So, what do you think? Can sex sell a book? Is Fifty Shades of Gray a good example to look at? It’s time to know what all SEVEN Romance & Erotica authors think about this. Yesterday, we revealed the answers for Question #3 “Who is more powerful in your story? The hero or heroine?“ For those of you reading this post and not knowing what’s going on, we interviewed Romance and Erotica authors last month. You can click on the authors’ names below to learn about them more. I would like to take this opportunity to thank all seven authors who took part in this author interview!
This month, we are interviewing Young Adult authors and if you have any questions for them, please send in your question via this link. It will take less than 5 minutes. I promise! 🙂
Here is the answer to the 4th question: “If you write sex scenes, do you write it because you feel it is important to the story, or because you think you need one to sell the book?”
1) Author #1 Anne Conley
Haha! A lot of my sex scenes I write into the story because it’s the natural progression of the arc of the type of romances I write. Other times, I’m writing about a topic that’s close to my heart, and I write the sex to cheer myself up. Falling for Him was about a marriage that needed help, and that one was incredibly close to me, and ended up being pretty erotic…
2) Author #2: Marie Lavender
No, I never write to “sell” it. I write a love scene if I feel it is necessary for the story or characters. I have also written books with little or no details regarding sex. I think it completely depends on what the book is about and who the characters are.
3) Author #3: Emily Eck
A little of both. I like to read sex, so I like to write sex. In the romance genre, depending on your target audience, you may need the sex to sell the book. I feel like I keep coming back to this idea that each person likes different things. My mother read my books and said in regards to the sex scenes, “Maybe you could have left more to the imagination.” That was her opinion. I told her to go back to her biographies of Holocaust survivors. (She loves those!) For my story, the first book is laden with sex as that is when the hero and heroine fall in love. In book two, there is very little sex, as that was not the focus of the story line. I think it all depends on the story, the author, and the reader.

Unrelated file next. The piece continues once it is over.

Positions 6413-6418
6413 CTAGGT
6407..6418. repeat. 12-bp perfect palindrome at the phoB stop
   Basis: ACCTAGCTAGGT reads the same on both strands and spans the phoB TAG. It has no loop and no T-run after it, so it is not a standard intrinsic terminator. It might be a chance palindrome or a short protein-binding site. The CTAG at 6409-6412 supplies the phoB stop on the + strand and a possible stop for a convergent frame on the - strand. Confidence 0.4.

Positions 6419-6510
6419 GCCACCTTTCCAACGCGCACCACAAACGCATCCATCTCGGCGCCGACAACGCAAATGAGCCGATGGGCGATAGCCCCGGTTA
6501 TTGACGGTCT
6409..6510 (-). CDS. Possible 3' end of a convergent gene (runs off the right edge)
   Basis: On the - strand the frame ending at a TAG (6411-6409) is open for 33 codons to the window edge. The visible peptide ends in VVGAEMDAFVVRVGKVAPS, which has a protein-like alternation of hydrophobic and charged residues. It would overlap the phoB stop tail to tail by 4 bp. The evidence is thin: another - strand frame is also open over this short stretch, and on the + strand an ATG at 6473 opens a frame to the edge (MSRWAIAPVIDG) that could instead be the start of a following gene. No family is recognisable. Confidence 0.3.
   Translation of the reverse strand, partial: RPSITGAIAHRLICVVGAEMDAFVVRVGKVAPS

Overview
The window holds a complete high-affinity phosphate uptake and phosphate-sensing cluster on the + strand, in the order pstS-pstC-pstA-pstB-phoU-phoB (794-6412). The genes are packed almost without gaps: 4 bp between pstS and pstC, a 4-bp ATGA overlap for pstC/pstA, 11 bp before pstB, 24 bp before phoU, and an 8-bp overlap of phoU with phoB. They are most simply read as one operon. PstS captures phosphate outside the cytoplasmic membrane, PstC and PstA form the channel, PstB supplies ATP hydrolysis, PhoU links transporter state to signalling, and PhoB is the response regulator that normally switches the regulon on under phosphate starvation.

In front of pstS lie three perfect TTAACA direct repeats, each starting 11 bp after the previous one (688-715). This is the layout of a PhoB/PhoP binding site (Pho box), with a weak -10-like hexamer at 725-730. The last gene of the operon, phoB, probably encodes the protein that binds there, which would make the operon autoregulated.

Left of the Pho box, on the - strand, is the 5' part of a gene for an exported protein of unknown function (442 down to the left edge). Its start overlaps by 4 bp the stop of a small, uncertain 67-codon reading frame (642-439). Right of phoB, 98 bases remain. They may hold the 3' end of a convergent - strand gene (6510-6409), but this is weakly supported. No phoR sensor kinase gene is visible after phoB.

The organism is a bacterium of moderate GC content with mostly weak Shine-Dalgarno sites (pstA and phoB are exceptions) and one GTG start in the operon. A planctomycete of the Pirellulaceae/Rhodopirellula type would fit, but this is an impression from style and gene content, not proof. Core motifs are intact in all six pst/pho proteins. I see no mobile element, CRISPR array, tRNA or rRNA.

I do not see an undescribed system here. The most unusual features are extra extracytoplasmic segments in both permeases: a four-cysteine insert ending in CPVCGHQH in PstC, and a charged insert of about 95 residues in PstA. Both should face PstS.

4) Author #4: AJ Summer
I struggle incorporating sex into my books. I always think of my Mom reading it. I don’t plan sex scenes but if it happens, I just go with it.
5) Author #5: Lucien Bane
For me, sex is the deepest language of love. My book would be an empty shell without it, because when I have sex with the woman I love, my entire universe is speaking and expressing itself. It’s very three dimensional for me and no erotic story of mine could ever exist without that language.
6) Author #6: Annie Edmonds
I chose to write erotic romance and that involves sex scenes. To sell books the story has to be good. Or It doesn’t matter how much sex you put into your books.
And the sex has to be real. Sure I go a little overboard with how much sex Sammy and Jake had in Second Chances. But it’s fiction. And the way I look at it is it sure would be fun to try and have all that sex.
When I read an erotic romance I can’t wait for the sex scenes. So what I tried to do is put a sex scene in every chapter. And may I add that it wasn’t easy.
7) author #7: Larae Parry
I don’t write sex scenes. I have some wonderful author friends who take care of that department extremely well. I’m just happy when my characters kiss.
Question #5 is “Have you ever incorporated violence in your story? What do you think of stories exhibiting male dominance? How detrimental is the effect of it to readers?”
What do you think these authors’s will be? Watch out for the next post !
Founder of IBP